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Compartment Syndrome

By Brad Walker
Flexibility Expert
Updated: November 15, 2008
Compartment syndrome is a condition that develops when the pressure inside the fascia surrounding the muscles and bone increases without relief and can cause destruction of the capillaries and nerve cells inside. Compartment syndrome can develop in any of the compartments in the body but is most common in the lower leg. This may develop acutely, from an injury or other cause of immediate swelling, or chronically, as a result of overuse or other chronic swelling.

Pain, numbness, a feeling of pressure, and some swelling usually accompany this condition. Acute compartment syndrome is a medical emergency whereas the chronic syndrome, although still painful and a danger to the blood vessels and nerves, can be treated more conservatively. Both conditions must be treated, however, to prevent permanent damage to the injured area and those distal to the injury as well.

Athletes involved in high impact collision and contact sports, such as football and rugby, are more susceptible to acute compartment syndrome, while those involved in repetitive activities, such as running and jumping, may be more vulnerable to chronic compartment syndrome.
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What is Compartment Syndrome?

Muscles are covered by tough fibrous tissue called fascia. This tissue wraps around the muscles and accompanying bone and holds it all in place, forming a compartment. The fascia is large enough to accommodate the bone, nerves, blood vessels, and muscle at its current size. There is just enough stretch in the fascia to allow the normal expansion of the muscle from increased blood flow due to exercise. If the muscle swells or blood collects inside the compartment the pressure will rise. If the pressure exceeds that of the capillaries (usually around 30 mmHG) they will begin to die. This in turn will cause death to the nerve and muscle tissue around them due to loss of blood supply.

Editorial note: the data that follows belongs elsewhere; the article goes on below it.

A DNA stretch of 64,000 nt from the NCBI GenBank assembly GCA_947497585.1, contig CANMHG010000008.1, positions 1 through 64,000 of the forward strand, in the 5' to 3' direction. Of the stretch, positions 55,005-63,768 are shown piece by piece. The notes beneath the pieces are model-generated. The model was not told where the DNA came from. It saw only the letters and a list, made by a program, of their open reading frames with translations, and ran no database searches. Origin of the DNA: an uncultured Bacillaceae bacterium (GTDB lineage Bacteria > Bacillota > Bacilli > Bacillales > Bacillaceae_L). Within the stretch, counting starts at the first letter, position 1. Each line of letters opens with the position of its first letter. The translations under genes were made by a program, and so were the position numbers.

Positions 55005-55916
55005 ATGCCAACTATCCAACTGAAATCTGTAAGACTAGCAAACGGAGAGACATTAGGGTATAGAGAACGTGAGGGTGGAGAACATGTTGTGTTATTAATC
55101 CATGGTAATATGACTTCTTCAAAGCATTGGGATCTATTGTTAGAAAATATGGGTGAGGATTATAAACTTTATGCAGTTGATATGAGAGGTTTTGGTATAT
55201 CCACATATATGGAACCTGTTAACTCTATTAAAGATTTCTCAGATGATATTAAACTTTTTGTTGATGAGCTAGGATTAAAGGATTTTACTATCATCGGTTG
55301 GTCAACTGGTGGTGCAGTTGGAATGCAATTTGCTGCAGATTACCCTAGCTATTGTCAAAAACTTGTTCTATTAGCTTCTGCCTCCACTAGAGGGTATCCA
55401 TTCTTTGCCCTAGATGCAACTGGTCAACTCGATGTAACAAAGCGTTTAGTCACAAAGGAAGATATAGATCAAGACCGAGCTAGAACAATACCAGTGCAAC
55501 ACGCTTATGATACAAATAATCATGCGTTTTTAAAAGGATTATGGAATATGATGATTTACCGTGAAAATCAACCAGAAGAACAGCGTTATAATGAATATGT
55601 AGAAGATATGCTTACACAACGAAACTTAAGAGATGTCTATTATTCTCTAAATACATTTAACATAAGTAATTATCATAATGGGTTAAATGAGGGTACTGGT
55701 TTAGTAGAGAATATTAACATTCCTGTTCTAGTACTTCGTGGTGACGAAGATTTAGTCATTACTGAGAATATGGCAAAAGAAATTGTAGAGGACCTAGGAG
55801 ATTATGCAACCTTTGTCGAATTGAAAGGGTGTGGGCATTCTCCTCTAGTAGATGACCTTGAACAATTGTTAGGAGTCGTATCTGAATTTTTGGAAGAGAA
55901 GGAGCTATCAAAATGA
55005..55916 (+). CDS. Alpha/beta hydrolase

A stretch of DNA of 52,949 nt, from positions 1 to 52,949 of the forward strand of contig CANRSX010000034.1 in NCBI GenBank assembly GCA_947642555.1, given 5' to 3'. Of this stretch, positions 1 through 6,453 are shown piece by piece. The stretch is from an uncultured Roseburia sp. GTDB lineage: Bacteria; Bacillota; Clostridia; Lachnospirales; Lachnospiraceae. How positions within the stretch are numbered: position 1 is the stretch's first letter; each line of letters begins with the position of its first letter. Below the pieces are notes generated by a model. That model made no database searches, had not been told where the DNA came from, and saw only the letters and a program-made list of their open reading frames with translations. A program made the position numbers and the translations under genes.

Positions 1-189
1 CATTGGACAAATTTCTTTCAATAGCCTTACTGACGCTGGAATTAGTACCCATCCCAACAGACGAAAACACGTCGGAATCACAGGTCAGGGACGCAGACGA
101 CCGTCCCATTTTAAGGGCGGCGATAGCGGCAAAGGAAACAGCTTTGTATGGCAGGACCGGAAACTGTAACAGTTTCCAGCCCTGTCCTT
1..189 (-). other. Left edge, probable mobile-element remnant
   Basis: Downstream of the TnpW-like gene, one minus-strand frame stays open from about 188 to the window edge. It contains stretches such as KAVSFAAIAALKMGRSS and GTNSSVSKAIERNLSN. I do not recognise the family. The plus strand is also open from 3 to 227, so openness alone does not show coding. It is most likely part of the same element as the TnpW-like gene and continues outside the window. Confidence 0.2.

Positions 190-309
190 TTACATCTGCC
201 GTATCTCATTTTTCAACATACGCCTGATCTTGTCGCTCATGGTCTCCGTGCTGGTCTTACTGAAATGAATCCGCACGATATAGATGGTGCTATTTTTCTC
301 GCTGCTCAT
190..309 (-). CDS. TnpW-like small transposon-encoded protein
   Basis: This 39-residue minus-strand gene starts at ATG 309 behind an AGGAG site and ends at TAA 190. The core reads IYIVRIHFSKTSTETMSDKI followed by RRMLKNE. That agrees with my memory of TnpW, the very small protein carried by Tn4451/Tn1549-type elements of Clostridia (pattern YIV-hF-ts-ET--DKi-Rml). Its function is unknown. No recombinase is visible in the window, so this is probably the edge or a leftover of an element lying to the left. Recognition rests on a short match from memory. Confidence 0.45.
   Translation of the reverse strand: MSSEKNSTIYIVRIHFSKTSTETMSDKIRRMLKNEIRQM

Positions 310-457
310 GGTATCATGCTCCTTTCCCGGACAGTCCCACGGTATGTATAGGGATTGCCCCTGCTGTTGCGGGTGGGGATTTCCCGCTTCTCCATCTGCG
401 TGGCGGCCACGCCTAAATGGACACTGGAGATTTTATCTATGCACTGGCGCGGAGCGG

Compartment Syndrome Types: Anterior and Posterior. Acute and Chronic.

Compartment syndrome is most common in the lower leg, although it can happen along any long bone, especially with a fracture. The quadriceps muscle is another likely candidate for this condition but due to its size and the lesser incidence of injury it is still far less common than lower leg compartment syndrome.

In the lower leg, compartment syndrome usually involves either the anterior compartment, over the front lateral side of the shin, or one of the posterior compartments, behind the tibia. The posterior area consists of the superficial compartment and the deep compartment. The lateral compartment is the fourth compartment in the lower leg. The anterior compartment is the most commonly injured of the four compartments.

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